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From favelas to the Olympics: Rebeca Andrade’s gold medal

Loic VENANCE | AFP

Annalisa Teggi - published on 09/03/21

This athlete from Brazil overcame incredible hardships, from extreme poverty to multiple injuries, to reach the Olympics.

Rebeca Andrade, 22 years old, won the gold medal in vaulting this year. Hers is a talent that blossomed among the favelas of São Paulo, Brazil.

The grace of a squirrel

Rebeca’s specialty is vaulting, which means she is in her element when she’s taking a run-up, jumping, doing acrobatics over the horse, and then falling back to the ground in perfect balance. Every sport is a physical manifestation of an inner tension. Vaulting means jumping over an obstacle with all the human creativity capable of overcoming the force of gravity.

Rebeca Andrade

It’s not enough for a person to oppose gravity; she must also put her creative signature on how she jumps over obstacles. This is precisely the storyline of Rebeca’s life. Gazzetta reports:

When she was 4 years old, they took her to the gym. They no longer knew what to do with the little girl who climbed trees with the grace of a squirrel. “Rebeca came with her aunt to the gym, all shy. When I asked her to perform a move, I saw an incredible talent,” recalled her first teacher, Monica Barroso dos Anjos. 

This talent sprouted in Guarulhos in the favelas (crowded tenements where poor families live) of São Paulo, Brazil. To get to training she had to make a trek every day: a two-hour walk from home to the gym.

Training is precisely the effort to channel the internal drive we feel towards an outlet that is not “volcanic,” but expressive. Inside each of us, forces and voices struggle with us and with each other. What is their purpose, their rightful goal? Discipline is the first answer to this question, even before being the price to pay to be champions.

From the favelas of Sao Paulo to the podium of Tokyo 2020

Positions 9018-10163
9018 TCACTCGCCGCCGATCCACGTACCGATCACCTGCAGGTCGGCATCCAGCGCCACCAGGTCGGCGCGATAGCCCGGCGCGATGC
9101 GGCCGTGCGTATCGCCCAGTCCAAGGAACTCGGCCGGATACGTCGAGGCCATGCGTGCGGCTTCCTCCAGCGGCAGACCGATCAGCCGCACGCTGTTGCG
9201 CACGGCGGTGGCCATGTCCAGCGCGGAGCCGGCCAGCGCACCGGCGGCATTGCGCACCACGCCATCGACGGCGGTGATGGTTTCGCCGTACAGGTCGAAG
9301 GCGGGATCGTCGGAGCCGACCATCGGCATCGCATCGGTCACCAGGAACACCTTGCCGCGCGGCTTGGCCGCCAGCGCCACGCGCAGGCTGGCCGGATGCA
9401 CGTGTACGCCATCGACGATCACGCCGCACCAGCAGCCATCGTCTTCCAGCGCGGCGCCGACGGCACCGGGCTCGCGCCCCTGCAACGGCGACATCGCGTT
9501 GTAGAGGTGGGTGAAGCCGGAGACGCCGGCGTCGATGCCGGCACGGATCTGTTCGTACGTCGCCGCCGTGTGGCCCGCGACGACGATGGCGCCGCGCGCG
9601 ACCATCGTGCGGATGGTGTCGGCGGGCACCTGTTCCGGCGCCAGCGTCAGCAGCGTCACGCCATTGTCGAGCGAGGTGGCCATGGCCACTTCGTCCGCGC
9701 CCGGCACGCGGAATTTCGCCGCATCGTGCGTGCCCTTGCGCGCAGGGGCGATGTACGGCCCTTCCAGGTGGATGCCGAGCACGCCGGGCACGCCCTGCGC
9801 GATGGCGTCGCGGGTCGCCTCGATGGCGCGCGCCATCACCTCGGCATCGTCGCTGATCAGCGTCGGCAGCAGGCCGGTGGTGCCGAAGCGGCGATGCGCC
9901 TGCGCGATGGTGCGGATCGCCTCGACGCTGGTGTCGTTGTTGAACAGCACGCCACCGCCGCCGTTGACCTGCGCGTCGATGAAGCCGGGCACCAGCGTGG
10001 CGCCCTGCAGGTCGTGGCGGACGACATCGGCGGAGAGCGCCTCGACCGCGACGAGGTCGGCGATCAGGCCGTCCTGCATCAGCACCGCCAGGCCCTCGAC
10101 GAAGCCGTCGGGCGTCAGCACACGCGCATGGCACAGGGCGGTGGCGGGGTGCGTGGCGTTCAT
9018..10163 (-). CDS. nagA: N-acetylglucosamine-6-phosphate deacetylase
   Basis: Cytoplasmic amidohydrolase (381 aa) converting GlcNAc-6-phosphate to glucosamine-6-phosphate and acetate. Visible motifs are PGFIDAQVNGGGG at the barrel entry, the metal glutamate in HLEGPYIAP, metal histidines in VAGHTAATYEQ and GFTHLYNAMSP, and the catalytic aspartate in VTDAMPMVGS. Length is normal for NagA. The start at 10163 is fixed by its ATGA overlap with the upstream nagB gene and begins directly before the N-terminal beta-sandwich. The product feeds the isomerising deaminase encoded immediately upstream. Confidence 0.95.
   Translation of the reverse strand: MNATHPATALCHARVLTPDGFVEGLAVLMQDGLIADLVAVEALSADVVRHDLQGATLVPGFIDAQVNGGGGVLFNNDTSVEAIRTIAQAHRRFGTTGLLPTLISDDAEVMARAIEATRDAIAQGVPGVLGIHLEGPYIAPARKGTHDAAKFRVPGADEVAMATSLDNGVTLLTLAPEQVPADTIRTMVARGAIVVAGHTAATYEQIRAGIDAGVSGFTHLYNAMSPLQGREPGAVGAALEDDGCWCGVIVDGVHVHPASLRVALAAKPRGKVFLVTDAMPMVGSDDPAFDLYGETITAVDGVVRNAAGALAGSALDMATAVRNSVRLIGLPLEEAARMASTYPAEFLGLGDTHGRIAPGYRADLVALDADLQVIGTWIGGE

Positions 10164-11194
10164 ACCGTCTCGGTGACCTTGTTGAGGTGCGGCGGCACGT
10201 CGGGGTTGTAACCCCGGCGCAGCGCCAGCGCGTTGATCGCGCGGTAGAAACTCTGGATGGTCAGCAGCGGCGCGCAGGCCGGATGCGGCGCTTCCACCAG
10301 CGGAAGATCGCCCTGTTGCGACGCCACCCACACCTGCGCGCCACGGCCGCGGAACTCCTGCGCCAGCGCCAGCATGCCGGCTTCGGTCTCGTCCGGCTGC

When her victories began to be significant and gymnastics became her “job,” Rebeca, with her first earnings, bought an apartment for her family. The first rule of a good jump is to have a solid support from which to push off. (I remember, with terror and trembling, my very strict ballet teacher who always asked us: “Where does the pirouette start? From the floor.”)

Rebeca said thank you to her parents and siblings (she has 7) by giving them a floor and walls — a home. Those family members have been her foundation, which can be very solid—in terms of care and affection—even in places that we would summarily describe as unlivable, such as favelas. Rebeca told Gazzetta:

We didn’t always have the money to go to training sessions. There was a time when my brother would take me on his bike to practice. My house was a long way from the gym. He did anything for me. There was a very steep hill and he wouldn’t let me get off the bike; he would push it until we got to the gym. 

Many athletes felt anxiety and strong emotions during the Olympics. It’s a side of the event that was important to report, because it allows us to remind ourselves that falling or stumbling, or even simply wavering, are not something to be overcome, but to be lived. We need to experience these things, without a frenzy to immediately turn the page and also without the band-aid of thinking about the victory to come. Vulnerability is an essential part of human experience.

Rebeca Andrade was not hit by the wave of emotion or overwhelmed by anxiety. And paradoxically, perhaps her legs didn’t falter precisely because they were already broken.

3 injuries before the Olympics

Even the absolute legend of gymnastics, the Romanian Nadia Comaneci, congratulated this young Brazilian athlete. Andrade made it to the Tokyo 2020 Olympic competitions after an incredibly complicated journey. One could be tempted to see this as a string of incredibly persistent luck. However, those who have the talent to acrobatically jump a horse with the speed and directness of a missile, probably see things differently.

Three times Rebeca has ruptured the ACL in her right knee. It happened in 2015, 2017, and then in 2019, causing her to risk blowing her Tokyo qualifier. It might be her Achilles heel, who knows? The athletes’ bodies that seem so robust are actually very fragile. However, can one dare to say that such an evident weak point is part of the best equipment of a true champion?

Browsing through the pieces dedicated to Rebeca, one can already catch a glimpse of the label that the media are sewing on her: the athlete of resilience. What an imagination; sometimes we fall for certain terms as if they were magic potions. But in her opinion, the vocabulary of her personal situation lies elsewhere. The Gazzetta reports:

She has always viewed her story as “a process of improvement because I’ve been through some very difficult times. I didn’t get here alone, I had a lot of people helping me and a lot of spiritual help from God.”

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Inspiring storiesOlympics
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